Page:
With an updated version shown at the 1988 Turin Motor Show, the Fiat and Alfa Romeo engines were replaced with VM Motori turbodiesels and a BMW 3.4 liter inline-six as well as a BMW turbodiesel.[8]


The first Laforza arrived in the United States between 1988-89 with some modifications to the Magnum 4x4 base frame.[citation needed] The major differences included: reinforced and modified cross members, (transmission) and other details to use the 4,942 cc (301.6 cu in) Ford V8 (more commonly known as the "5.0") EFI engine and the AOD transmission, coupled with a "2wd high, 4wd high, 4wd low" Newprocess 229 transfer case (Selec-Trac).

The body underwent some minor restyling, bumpers and tail lights were different, as well as the headlights and grille. The Magnum 4x4's leather interior was retained in the American version, but upgraded with a new type of dash and seats as well as the center tunnel and the door panels.

1989 to 1993Edit

The original Laforza 5-liter was updated by Pininfarina who also did the final assembly. This model features Ford 5.0 EFI V8 (truck version) with automatic overdrive transmission (AOD) and a high/low gear transfer case (Newprocess model 229).

1995 to 1998Edit

The Laforza GT was equipped with a Ford V8 5.0 SEFI V8 (from the Mustang GT) and a few fitted with the 5.8 SEFI V8 (truck version) with the same transmission and transfer case as above. Some of these versions were fitted with an optional Kenne Bell supercharger. In 1996 production was transferred to Rayton-Fissore's successor company Magnum Industriale.[9]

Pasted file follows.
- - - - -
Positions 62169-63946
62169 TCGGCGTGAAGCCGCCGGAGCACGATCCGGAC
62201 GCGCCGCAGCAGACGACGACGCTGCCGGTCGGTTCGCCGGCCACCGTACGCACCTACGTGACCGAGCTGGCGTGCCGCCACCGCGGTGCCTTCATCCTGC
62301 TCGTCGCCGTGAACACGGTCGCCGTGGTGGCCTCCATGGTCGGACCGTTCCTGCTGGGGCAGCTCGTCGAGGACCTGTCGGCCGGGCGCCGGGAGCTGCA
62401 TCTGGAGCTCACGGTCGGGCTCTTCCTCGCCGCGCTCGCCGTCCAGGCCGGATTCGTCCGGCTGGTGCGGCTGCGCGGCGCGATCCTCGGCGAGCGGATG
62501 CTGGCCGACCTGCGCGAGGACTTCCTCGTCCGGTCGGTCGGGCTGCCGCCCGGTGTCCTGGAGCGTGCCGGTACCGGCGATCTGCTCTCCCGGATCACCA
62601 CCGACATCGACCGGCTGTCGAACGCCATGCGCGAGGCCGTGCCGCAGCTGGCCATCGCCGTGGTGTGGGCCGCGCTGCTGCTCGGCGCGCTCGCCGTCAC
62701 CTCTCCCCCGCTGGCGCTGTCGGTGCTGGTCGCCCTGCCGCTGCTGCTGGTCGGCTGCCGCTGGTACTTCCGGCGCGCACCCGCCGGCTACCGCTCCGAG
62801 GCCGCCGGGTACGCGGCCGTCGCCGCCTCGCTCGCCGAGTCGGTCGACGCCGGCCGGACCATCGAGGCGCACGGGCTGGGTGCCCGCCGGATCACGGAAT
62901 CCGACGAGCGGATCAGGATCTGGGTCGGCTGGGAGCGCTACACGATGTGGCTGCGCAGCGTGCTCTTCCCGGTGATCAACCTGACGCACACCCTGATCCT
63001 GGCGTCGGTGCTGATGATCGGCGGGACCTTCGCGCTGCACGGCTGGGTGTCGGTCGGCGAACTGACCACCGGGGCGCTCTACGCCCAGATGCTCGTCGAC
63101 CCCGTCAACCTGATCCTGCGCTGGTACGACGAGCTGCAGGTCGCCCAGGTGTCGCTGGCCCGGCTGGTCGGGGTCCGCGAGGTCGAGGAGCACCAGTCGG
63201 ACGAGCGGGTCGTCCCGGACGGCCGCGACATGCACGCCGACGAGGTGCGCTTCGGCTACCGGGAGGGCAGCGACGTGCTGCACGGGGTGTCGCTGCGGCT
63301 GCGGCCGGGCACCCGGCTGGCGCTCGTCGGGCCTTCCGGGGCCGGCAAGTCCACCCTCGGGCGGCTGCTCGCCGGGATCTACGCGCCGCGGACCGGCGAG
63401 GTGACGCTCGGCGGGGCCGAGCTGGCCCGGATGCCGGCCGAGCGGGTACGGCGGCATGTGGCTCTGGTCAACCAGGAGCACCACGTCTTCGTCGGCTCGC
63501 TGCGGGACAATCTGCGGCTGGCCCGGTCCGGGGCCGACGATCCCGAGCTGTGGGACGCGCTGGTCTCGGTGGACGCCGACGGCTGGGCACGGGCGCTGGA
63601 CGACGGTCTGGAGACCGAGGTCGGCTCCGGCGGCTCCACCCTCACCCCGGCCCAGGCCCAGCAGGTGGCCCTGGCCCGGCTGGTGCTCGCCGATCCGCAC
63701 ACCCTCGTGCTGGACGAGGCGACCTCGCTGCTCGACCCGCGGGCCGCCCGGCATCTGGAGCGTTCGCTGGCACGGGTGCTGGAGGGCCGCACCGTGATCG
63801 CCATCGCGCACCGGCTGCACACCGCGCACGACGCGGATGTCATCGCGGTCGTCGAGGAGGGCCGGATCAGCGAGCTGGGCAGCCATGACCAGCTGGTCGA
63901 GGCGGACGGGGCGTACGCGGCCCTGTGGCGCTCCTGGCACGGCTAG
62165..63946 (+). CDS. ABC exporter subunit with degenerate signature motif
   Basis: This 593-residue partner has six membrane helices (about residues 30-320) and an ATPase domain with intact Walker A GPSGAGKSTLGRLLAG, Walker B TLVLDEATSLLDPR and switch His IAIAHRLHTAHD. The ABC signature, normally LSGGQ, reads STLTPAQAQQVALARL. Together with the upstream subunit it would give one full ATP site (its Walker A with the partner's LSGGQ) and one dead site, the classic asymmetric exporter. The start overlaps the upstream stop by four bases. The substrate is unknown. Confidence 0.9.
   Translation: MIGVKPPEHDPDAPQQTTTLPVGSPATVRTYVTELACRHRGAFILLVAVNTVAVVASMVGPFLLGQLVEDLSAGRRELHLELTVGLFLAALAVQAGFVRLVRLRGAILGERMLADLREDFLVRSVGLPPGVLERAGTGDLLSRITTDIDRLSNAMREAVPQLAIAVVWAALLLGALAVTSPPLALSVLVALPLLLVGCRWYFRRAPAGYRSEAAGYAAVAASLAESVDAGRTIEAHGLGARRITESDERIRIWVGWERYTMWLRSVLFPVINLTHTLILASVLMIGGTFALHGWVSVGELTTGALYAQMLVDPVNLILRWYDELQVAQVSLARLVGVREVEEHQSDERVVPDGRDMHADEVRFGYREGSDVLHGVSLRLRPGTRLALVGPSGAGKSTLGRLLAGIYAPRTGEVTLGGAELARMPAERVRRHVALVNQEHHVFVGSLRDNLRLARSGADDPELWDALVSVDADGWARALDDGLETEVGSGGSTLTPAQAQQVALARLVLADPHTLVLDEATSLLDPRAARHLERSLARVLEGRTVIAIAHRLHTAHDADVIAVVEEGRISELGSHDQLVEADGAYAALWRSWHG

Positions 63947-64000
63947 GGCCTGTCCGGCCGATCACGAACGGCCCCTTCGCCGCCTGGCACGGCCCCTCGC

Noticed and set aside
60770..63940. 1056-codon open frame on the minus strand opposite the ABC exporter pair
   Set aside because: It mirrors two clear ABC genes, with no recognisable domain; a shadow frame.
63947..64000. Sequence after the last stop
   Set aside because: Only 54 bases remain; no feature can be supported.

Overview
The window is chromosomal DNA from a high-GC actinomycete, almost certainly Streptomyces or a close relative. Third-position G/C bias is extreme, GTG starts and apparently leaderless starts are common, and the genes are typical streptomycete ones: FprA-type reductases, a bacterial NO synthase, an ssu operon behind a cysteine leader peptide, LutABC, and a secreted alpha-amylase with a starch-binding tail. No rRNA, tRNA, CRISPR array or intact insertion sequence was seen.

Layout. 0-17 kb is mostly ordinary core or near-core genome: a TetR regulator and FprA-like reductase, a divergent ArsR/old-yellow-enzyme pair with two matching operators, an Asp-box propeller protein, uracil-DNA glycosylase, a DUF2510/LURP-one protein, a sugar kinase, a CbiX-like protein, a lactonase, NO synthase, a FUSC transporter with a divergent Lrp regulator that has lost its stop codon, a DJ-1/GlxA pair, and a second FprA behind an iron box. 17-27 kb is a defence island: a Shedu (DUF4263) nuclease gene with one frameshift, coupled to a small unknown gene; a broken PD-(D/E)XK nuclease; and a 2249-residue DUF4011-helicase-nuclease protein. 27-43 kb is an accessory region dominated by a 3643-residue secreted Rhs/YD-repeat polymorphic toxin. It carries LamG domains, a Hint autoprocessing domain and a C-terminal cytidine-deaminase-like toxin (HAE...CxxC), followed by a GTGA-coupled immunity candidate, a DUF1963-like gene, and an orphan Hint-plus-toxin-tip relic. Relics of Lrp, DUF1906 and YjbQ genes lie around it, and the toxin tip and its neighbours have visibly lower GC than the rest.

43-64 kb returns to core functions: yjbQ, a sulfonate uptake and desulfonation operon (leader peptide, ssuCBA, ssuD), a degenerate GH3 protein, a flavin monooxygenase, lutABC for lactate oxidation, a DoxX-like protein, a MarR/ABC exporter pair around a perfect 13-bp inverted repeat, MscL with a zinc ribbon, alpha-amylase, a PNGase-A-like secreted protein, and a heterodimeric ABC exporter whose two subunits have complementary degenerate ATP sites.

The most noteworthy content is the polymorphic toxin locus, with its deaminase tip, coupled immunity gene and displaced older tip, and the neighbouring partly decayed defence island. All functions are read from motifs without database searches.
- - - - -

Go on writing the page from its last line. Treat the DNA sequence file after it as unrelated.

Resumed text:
1998 to 2003Edit

The company went through another restructuring in 1998, becoming "Laforza SpA."[9] The updated Laforza Prima was fitted with the Ford V8 5.0 SEFI found on The Ford Explorer and an electronic automatic transmission (AODE) as well as a full-time 4WD transfer case (without low gears) with an Eaton Supercharger as optional. The Prima was renamed Laforza Magnum edition in 1999 when the Ford V8 model was joined by a General Motors 6.0-liter V8 with Eaton supercharger and a 4-speed electronically controlled automatic transmission (Hydra-Matic 4L65-E) coupled with a 2wd/4wd high/4wd low transfer case was also offered. Laforza also planned a version for Europe, using a 3.9-liter 170 PS (125 kW; 168 hp) Iveco direct injection turbodiesel inline-four engine or Alfa Romeo's 3-liter V6, but this model remained a prototype. Golden Car owner Alessandro Festa acquired the rights to the Magnum/Laforza in 2004 but was unable to bring it back to the market.[9]



  1. ^ Büschi, Hans-Ulrich, ed. (March 9, 1989). Automobil Revue 1989 (in German and French). 84. Berne, Switzerland: Hallwag AG. p. 498. ISBN 3-444-00482-6.
  2. ^ a b Meurer, Stany (1985-02-07). "Rayton Fissore Magnum: Die heeft stijl" [It's got style]. De AutoGids (in Dutch). Brussels, Belgium: Uitgeverij Auto-Magazine. 6 (140): 48.
  3. ^ Büschi, Hans-Ulrich, ed. (March 5, 1987). Automobil Revue 1987 (in German and French). 82. Berne, Switzerland: Hallwag AG. p. 481. ISBN 3-444-00458-3.
  4. ^ a b Mazzocchi, Gianni, ed. (April 1984). "Anteprima: Il ≪militare≫ lascia la divisa per andare fuoristrada" [Preview: A fighter casts off its uniform, goes off-road]. Quattroruote (in Italian). Milan, Italy: Editoriale Domus. 29 (342): 77–78.
  5. ^ Meurer, p. 49
  6. ^ Loiacono, Salvatore (2002-01-18). "Il Magnum torna con Laforza" [The Magnum returns with Laforza]. Motor1.com (in Italian). Motorsport Network. Archived from the original on 2019-12-28. CS1 maint: discouraged parameter (link)
  7. ^ Automobil Revue 1987, p. 482
  8. ^ Bellu, René, ed. (September 1989). "Salon: Toutes les Voitures du Monde 89/90". l'Auto Journal (in French). Paris: Homme N°1 (15 & 16): 339.
  9. ^ a b c "Magnum Laforza V6 3.0: L'ultimo giro di giostra" [The last ride on the carousel]. Autoruote4x4.com (in Italian). New Explorer. 2013-04-26. Archived from the original on 2015-02-27. CS1 maint: discouraged parameter (link)